Washington Eliminates Waiting Period for Transplant Coverage

By Sandy Ahn, Research Fellow, Georgetown University Center on Health Insurance Reforms

I recently blogged about a May 16th federal guidance that prohibits insurers from imposing benefit-specific waiting periods on their enrollees. I noted also that this was an issue that had arisen in Washington state, where some insurers were imposing a 90-day waiting period for people needing transplants. In response to concerns about those policies and supported by the federal guidance, last week the Washington insurance department finalized a regulation prohibiting insurers from imposing a 90-day waiting period for transplants.

What’s the issue?

In their May 16th guidance, federal regulators concluded that benefit specific waiting periods run afoul of the ACA’s requirement that individual and small group health plans cover ten categories of critical benefits such as hospitalization, prescription drugs, and ambulatory services, referred to as essential health benefits (EHB). Individual and small group health plans must not only cover EHB, but also cannot design their plans in a way that would discriminate based an individual’s medical condition and other factors like age or present or predicted disability. Since a waiting period for a transplant would be discriminatory towards people with conditions that would need a transplant, like kidney or heart disease, federal guidance prohibits them.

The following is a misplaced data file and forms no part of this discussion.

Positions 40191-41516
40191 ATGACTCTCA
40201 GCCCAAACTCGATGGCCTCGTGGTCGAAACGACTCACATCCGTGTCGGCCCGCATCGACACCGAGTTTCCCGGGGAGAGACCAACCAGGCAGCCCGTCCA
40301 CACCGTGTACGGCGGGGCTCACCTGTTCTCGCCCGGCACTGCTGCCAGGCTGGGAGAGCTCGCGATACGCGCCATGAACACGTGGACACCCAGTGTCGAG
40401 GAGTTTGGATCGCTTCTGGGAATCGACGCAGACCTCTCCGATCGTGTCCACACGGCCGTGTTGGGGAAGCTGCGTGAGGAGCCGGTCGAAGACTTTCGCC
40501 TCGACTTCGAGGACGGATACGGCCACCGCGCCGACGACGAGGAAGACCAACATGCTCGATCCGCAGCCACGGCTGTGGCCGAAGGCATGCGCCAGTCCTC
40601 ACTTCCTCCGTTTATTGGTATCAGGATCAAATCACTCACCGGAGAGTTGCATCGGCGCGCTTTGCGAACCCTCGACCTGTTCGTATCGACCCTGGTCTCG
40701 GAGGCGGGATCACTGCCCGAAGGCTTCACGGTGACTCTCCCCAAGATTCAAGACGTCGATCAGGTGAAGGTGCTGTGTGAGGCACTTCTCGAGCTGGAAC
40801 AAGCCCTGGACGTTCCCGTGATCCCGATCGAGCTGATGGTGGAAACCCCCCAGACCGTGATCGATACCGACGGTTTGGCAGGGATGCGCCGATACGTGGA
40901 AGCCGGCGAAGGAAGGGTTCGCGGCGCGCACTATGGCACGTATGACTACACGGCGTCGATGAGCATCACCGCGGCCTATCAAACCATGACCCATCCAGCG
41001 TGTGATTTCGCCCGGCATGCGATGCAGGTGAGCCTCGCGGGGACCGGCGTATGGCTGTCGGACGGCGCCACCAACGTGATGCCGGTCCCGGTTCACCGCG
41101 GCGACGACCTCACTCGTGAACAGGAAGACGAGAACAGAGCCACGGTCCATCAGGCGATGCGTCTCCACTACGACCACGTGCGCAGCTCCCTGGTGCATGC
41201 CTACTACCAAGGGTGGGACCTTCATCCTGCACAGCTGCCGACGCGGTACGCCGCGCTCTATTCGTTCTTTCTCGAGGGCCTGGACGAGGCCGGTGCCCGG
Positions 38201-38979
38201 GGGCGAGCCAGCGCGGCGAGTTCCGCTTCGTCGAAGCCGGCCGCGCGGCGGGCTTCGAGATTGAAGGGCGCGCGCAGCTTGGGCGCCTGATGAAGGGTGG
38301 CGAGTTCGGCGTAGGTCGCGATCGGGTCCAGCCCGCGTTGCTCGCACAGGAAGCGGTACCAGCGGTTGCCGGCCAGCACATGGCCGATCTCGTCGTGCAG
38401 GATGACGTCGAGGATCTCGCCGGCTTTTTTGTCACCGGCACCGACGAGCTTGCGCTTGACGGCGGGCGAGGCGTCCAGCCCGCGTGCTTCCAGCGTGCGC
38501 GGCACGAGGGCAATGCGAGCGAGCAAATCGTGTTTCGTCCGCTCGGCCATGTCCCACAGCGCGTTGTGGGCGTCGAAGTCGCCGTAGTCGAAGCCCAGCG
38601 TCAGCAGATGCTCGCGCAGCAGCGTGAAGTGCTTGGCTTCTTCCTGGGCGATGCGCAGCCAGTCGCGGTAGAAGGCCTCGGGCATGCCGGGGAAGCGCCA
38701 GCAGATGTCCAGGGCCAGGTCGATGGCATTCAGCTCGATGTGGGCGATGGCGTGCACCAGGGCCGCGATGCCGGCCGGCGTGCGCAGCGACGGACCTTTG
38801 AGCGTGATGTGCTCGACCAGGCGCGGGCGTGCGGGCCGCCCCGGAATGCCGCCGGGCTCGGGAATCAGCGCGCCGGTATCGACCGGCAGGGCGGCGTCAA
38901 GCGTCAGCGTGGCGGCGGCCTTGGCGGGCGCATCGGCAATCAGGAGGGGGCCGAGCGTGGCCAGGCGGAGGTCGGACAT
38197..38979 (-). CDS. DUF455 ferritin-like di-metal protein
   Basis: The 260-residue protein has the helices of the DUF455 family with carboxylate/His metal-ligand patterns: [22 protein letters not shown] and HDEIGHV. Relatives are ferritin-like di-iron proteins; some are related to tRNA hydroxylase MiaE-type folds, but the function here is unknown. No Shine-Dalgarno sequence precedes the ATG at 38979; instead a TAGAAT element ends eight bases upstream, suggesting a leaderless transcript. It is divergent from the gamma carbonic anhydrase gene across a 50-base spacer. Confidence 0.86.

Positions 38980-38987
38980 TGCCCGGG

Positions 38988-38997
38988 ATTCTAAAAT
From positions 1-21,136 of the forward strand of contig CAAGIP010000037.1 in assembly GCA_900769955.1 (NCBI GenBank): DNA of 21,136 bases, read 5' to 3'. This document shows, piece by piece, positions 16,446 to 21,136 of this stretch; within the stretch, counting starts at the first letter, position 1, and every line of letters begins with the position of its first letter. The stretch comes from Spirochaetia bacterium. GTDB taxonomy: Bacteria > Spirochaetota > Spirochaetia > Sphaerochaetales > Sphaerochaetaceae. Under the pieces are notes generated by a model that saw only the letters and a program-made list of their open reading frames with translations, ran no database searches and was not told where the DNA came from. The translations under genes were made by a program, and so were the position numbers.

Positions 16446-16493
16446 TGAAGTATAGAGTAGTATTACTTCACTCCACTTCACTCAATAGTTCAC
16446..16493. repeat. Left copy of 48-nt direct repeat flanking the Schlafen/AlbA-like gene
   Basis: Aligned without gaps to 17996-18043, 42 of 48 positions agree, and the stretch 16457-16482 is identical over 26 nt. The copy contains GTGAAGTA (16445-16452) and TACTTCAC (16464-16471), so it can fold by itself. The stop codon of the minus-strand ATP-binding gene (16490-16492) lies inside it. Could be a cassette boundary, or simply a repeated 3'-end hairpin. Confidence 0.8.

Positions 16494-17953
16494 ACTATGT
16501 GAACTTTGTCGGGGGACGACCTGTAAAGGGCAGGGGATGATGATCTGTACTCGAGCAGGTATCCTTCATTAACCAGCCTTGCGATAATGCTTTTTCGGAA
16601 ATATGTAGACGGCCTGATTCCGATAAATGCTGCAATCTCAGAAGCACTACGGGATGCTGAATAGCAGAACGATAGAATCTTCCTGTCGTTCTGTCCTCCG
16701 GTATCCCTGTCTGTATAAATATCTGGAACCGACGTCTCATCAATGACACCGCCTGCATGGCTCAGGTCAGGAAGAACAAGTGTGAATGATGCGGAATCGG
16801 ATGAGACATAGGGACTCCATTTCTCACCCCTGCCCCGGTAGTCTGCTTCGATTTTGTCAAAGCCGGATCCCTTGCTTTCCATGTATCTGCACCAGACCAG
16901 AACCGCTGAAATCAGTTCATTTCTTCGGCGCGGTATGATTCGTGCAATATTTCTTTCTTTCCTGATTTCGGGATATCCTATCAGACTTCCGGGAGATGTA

Once the federal guidance was issued, Washington initiated emergency procedures to align their insurance rules to the ACA. While Washington’s rule is effective now, Washington is not requiring health plans to amend the actual language in their policies mid-year. Rather, the state is requiring insurers to identify and to notify any consumers that may be affected by this change. Language in 2015 policies, however, must reflect this change.

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The opinions expressed here are solely those of the individual blog post authors and do not represent the views of Georgetown University, the Center on Health Insurance Reforms, any organization that the author is affiliated with, or the opinions of any other author who publishes on this blog.